Emergency stent grafting after unsuccessful surgical repair of a mycotic common femoral artery pseudoaneurysm in a drug abuser

Tommaso Lupattelli, Francesco Giuseppe Garaci, Antonio Basile, Daniela Paola Minnella, Andrea Casini, Jacques Clerissi

Research output: Contribution to journalArticle

Abstract

Mycotic false aneurysm caused by local arterial injury from attempted intravenous injections in drug addicts remains a challenging clinical problem. The continued increase in drug abuse has resulted in an increased incidence of this problem, particularly in high-volume urban centres. In the drug-abusing population, mycotic arterial pseudoaneurysms most often occur because of missed venous injection and are typically seen in the groin, axilla, and antecubital fossa. Mycotic aneurysms may lead to life-threatening haemorrhage, limb loss, sepsis, and even death. Any soft-tissue swelling in the vicinity of a major artery in an intravenous drug abuser should be suspected of being a false aneurysm until proven otherwise and should prompt immediate referral to a vascular surgeon for investigation and management. We report a case of rupturing mycotic pseudoaneurysm of the left common femoral artery treated by surgical resection followed by vessel reconstruction with autologous material. Unfortunately, at the time of discharge a sudden leakage from the vein graft anastomosis occurred, with subsequent massive bleeding, and required emergent endovascular covered stenting. To the best of our knowledge, this is the first reported case of femoral artery bleeding in a drug abuser treated by stent graft placement.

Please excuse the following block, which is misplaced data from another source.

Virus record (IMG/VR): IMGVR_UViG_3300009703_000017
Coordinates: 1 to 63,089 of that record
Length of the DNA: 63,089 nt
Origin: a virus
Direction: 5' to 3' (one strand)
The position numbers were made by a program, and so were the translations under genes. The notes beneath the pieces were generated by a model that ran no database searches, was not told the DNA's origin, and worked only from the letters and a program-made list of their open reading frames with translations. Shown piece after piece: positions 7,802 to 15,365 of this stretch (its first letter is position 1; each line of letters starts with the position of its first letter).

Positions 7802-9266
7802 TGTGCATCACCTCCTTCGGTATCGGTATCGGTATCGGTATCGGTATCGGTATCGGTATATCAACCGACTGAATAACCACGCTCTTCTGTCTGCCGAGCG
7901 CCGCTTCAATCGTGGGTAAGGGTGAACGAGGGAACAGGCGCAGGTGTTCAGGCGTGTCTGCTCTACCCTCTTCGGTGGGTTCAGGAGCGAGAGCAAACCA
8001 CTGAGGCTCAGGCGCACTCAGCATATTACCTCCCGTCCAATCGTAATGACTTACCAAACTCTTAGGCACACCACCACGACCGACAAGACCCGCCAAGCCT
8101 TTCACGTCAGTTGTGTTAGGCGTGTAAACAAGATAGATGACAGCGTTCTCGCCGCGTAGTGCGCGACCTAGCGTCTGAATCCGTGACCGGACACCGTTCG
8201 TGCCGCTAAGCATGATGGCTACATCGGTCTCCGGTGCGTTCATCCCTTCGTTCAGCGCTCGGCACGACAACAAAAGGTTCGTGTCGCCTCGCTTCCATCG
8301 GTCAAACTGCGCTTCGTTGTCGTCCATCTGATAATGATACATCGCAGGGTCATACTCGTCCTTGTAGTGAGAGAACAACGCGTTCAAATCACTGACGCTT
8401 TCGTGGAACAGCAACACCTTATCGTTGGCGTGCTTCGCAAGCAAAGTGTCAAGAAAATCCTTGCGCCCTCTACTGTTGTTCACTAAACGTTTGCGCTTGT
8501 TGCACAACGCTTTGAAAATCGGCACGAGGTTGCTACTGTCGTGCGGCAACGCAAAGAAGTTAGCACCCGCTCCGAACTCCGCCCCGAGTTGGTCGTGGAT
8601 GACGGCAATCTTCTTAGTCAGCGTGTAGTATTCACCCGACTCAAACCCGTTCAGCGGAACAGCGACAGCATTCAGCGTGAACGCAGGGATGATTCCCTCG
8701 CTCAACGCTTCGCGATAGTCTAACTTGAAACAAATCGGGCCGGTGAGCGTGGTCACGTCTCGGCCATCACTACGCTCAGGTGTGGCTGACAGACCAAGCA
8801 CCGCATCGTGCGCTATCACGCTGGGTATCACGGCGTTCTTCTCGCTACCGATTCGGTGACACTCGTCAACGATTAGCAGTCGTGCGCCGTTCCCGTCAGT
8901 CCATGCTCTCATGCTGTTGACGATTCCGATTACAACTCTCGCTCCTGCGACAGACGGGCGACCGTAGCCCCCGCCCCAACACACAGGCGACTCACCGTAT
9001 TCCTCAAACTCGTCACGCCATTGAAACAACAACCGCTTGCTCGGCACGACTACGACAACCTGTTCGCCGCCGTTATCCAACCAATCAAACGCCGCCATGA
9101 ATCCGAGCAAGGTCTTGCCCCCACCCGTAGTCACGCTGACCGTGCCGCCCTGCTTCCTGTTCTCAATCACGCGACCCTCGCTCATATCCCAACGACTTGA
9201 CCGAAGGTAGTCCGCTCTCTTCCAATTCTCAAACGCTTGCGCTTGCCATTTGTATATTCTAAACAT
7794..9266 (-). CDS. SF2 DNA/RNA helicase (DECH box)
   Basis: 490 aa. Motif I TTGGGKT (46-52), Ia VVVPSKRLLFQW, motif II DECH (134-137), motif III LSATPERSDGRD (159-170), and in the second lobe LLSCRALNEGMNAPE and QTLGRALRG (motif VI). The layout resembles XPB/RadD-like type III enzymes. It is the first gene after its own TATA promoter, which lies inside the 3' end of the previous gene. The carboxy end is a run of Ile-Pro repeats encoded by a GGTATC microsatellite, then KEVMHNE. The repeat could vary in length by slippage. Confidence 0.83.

Original languageEnglish
Pages (from-to)347-351
Number of pages5
JournalCardioVascular and Interventional Radiology
Volume32
Issue number2
DOIs
Publication statusPublished - Mar 2009

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Keywords

  • Common femoral artery
  • Emergency repair
  • Interventional radiology
  • Mycotic pseudoaneurysm
  • Stent grafting

ASJC Scopus subject areas

  • Radiology Nuclear Medicine and imaging
  • Cardiology and Cardiovascular Medicine

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